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THE PLAN RUBBER - U.S. PLANS FOR BRAZIL

4)PLAN RUBBER SHELVED


No US landings took place in Brazil in 1942. There was a furious level of activity on the diplomatic front that was eventually to persuade President Vargas to allow US troops into Recife, and thus rendered Plan Rubber unnecessary. In December 1941, Under-Secretary Welles persuaded Vargas to allow 150 US Marines into the airfields at Recife, Natal and Belém, disguised as aircraft mechanics. They were ordered to guarantee the safety and security of the airfields and transiting US aircraft, but were reminded that they were there under the invitation of the Brazilian authorities.This success sparked a fear that pro-Nazi elements in Brazil might stir up a backlash, but President Roosevelt resisted the urgings of some elements of his military staff to immediately execute Plan Rubber, and instead sought a diplomatic solution.


Roosevelt was quick to realize that Vargas needed to maintain the respect of his population, Vargas needed to save face, so Roosevelt's moves were slowly and carefully arranged to allow this to happen at the very time when the US staff was planning to land troops in Brazil, Roosevelt ordered the export of guns and ammunition to Brazil, which raised the level of support for the Allies amongst the Brazilian government and military.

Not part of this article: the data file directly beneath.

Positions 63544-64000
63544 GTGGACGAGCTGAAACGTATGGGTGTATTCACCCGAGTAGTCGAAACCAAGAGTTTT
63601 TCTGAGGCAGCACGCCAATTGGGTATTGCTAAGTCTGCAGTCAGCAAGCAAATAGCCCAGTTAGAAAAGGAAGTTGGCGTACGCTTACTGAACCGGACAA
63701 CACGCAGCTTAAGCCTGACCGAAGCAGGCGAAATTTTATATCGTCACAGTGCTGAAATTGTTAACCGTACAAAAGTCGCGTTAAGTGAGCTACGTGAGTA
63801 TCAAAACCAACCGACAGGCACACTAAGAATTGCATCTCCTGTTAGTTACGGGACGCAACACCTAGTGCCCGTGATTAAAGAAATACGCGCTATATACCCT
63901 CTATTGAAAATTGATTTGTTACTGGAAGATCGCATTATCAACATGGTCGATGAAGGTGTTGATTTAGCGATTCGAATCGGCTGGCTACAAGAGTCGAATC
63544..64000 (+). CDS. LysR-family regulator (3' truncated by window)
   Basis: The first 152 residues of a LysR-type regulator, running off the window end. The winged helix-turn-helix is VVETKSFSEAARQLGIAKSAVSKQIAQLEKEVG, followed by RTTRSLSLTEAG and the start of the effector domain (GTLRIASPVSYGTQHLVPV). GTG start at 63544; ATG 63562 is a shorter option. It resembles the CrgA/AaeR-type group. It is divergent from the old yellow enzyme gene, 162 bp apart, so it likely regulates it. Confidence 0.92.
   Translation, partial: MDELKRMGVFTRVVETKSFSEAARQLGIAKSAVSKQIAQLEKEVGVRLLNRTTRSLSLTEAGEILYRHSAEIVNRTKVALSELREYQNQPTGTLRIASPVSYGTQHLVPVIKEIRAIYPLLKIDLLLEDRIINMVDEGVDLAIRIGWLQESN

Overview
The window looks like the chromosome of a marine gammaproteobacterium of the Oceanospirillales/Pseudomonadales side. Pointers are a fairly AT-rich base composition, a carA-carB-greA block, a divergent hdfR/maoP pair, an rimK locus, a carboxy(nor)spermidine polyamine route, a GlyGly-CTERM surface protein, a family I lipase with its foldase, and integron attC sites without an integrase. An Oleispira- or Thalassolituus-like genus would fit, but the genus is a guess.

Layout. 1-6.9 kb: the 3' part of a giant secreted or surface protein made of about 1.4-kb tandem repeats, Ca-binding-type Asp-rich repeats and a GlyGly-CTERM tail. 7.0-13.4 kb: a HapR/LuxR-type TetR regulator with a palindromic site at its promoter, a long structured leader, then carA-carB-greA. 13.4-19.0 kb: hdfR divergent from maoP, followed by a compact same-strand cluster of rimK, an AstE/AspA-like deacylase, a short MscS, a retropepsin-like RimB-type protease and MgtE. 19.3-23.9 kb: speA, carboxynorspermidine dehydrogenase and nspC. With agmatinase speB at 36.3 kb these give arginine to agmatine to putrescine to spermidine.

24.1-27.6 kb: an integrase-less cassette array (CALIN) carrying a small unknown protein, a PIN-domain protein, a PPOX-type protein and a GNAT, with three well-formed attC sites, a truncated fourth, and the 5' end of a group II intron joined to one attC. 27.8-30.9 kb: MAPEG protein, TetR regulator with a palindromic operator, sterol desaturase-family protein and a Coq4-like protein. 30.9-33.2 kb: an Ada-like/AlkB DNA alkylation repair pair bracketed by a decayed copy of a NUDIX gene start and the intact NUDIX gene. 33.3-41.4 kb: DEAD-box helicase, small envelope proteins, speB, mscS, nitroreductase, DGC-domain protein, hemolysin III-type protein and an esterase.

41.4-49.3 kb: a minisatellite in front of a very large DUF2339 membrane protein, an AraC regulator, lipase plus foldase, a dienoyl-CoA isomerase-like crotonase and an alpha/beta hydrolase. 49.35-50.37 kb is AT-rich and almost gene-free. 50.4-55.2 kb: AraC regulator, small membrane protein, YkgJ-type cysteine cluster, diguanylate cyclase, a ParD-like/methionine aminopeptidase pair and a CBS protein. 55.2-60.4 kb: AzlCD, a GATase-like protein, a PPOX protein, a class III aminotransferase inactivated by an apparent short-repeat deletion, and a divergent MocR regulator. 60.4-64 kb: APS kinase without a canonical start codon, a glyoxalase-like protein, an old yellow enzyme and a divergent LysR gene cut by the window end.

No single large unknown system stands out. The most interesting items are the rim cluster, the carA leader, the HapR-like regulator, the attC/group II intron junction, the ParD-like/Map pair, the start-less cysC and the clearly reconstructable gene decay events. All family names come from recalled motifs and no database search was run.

This opened the way for a meeting of Foreign Ministers of the South American nations in January 1942, at which the US urged its neighbors to sever diplomatic relations with Germany. Increasing support for the Allied cause led to Brazil doing just that at the end of the meeting. The culmination of this careful policy was the signing in May 1942 of the Brazilian-American Defence Agreement, which allowed for full US support of the defence of Brazil, and finally (after the sinking of five Brazilian vessels by German U boats) Brazil's entry into the war on the Allied side on 22 August 1942


 

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